What do you have to live for? If you’ve ever considered suicide, the answer might surprise you.
The first time I lost a friend to suicide, I was confused. I was 15 and we were in a play together. He was the lead actor, and though I was not his leading lady, we spent a lot of time backstage together, talking, playing cards, and flirting. I had no idea anything was wrong. Our performances were scheduled for Tuesday and Thursday. He shot himself on Wednesday.
No matter how many times I replayed the previous days and months in my mind, I could not make sense of it. He was tall, strong, blonde, and handsome. He played on the football team. Girls hung all over him. He was the lead in the school play. I couldn’t imagine what could have driven him to end a life that seemed so perfect.
It wasn’t until I experienced my own suicidal thoughts that I understood the complexity of suicidal ideation. It can occur even in those who seem to have it all. Looks can be deceiving, and depression can be crippling, convincing you that you have nothing to live for.
After the birth of my second child, I developed severe postpartum depression. I had two babies under the age of 2, both of whom cried all the time and needed me constantly. I felt crushing guilt from not being able to do enough to meet their never-ending needs, and the lack of sleep and changing hormones kept me balancing precariously on the edge of a breakdown.
The breakdown finally happened one afternoon while I was in the basement trying, unsuccessfully, to play with my 2-year-old. He got mad because I wasn’t playing “right” (three sons later, I still haven’t mastered how to play with cars “right”). He threw himself on the floor and started screaming. Mid-shriek, he sat up, grabbed a wooden block on the floor next to him, and threw it at his baby brother. Any thread of sanity I was still holding onto disappeared. I snatched the block, and without thinking, threw it back at my son. I watched in horror as it hit him in the head.
He erupted into sobs and the tension broke. I pulled my little boy to my chest and apologized over and over again while internally berating myself for being a horrible mother. I didn’t deserve this child. I didn’t deserve any children. I was the worst mom ever born. No other mother would ever have behaved as badly as I had—rinse and repeat.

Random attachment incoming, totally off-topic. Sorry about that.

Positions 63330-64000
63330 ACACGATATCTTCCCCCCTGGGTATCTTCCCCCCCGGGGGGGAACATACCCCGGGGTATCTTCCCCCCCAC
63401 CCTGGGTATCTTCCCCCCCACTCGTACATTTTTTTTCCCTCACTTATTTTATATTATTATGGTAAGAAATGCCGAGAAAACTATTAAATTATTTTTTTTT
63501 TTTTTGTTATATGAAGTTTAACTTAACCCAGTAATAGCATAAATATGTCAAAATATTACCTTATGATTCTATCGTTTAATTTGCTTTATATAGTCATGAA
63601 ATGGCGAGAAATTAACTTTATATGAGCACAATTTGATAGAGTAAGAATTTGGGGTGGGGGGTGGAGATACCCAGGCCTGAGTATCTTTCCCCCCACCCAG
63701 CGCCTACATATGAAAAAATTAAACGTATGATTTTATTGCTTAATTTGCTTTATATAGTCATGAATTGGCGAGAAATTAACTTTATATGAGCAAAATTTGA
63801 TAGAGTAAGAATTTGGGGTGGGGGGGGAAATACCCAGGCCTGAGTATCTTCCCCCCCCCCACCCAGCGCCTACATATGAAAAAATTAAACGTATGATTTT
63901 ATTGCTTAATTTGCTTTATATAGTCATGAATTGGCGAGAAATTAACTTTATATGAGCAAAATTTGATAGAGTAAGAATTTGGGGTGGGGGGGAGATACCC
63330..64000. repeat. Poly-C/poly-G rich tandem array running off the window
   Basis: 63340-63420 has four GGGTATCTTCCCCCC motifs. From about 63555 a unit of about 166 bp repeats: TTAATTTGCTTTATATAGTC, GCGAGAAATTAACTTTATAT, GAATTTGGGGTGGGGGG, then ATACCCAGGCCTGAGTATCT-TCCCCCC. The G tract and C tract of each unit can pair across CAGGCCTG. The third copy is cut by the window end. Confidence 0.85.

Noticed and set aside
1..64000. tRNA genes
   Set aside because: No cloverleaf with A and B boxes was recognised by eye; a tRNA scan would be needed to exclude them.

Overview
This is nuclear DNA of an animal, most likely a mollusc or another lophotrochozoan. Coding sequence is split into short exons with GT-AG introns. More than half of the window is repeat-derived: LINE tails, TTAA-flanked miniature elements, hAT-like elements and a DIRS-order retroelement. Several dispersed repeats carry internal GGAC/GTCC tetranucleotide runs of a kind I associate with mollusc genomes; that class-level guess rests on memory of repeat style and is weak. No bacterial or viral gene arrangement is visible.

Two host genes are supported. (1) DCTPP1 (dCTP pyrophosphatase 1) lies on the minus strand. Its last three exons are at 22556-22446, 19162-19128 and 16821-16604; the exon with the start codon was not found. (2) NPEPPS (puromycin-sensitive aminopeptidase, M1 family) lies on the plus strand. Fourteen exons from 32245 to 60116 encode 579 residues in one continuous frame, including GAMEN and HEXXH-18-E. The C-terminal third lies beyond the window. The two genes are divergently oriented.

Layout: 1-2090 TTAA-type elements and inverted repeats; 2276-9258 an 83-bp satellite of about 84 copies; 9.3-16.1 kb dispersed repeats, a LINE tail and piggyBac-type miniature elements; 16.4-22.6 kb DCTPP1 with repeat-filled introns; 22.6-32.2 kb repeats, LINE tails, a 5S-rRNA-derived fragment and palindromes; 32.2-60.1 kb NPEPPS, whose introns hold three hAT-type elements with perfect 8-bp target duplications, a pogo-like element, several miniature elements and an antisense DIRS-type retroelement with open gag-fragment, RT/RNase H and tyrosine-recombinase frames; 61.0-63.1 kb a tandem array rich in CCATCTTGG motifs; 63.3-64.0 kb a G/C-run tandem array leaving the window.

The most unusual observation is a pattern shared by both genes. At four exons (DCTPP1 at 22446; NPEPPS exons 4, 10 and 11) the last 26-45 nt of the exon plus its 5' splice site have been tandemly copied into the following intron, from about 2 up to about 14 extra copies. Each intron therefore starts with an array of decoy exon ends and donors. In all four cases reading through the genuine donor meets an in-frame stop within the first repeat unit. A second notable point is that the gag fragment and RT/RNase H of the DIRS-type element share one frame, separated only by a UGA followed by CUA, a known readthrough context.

That night, as I lay in bed, I considered killing myself for the first time, and I continued to think about it off and on again for close to a year. I was sure my children would be better off without me.
Something stopped me from acting on these thoughts though—something that hovered like a shadow in the back of my subconscious, just present enough to keep me alive. At the time I couldn’t put it into words, but in the years since, I’ve been able to pull the shadow out of my subconscious and into the light. I was willing to die to benefit my children, but I was also willing to live for them, even if it meant suffering with feelings of guilt and inadequacy.
Martin Luther King, Jr. once said, “No one really knows why they are alive until they know what they’d die for.” In my experience, that’s true.
I knew, deep in my soul, that while someone else might be able to care for my children, no one would ever love them the same way I did. So, as imperfect as I clearly was, I was willing to endure pain and depression to make sure my children knew they were loved.
It’s been more than a decade since that time, and I’m still not a perfect mother. I get grouchy and say regrettable things occasionally. I have the attention span of a gnat. I hate to cook, and my memory is virtually nonexistent. One of my children’s favorite pastimes is sitting around the dinner table making each other laugh with stories about my maternal failings. But each of my sons knows he is deeply loved, and that’s something.
My boys are now in, or approaching, their teenage years. I’m starting to see indications of the men they’re going to become. And I’ve been startled to discover that many of their best qualities are a direct result of the shortcomings I loathe so much in myself. I never have to ask them whether or not they have homework. They’re accustomed to me forgetting, so they’ve become responsible for it themselves. They all know how to prepare dinner for a family of six. And they have learned how to respectfully defend themselves when someone, like their mother, says something hurtful.
My children are thriving not just in spite of my flaws, but also, in part, because of them. And I’m grateful I’m here to witness that.
If you are currently considering suicide, please call the National Suicide Prevention Hotline: 1-800-273-TALK (8255).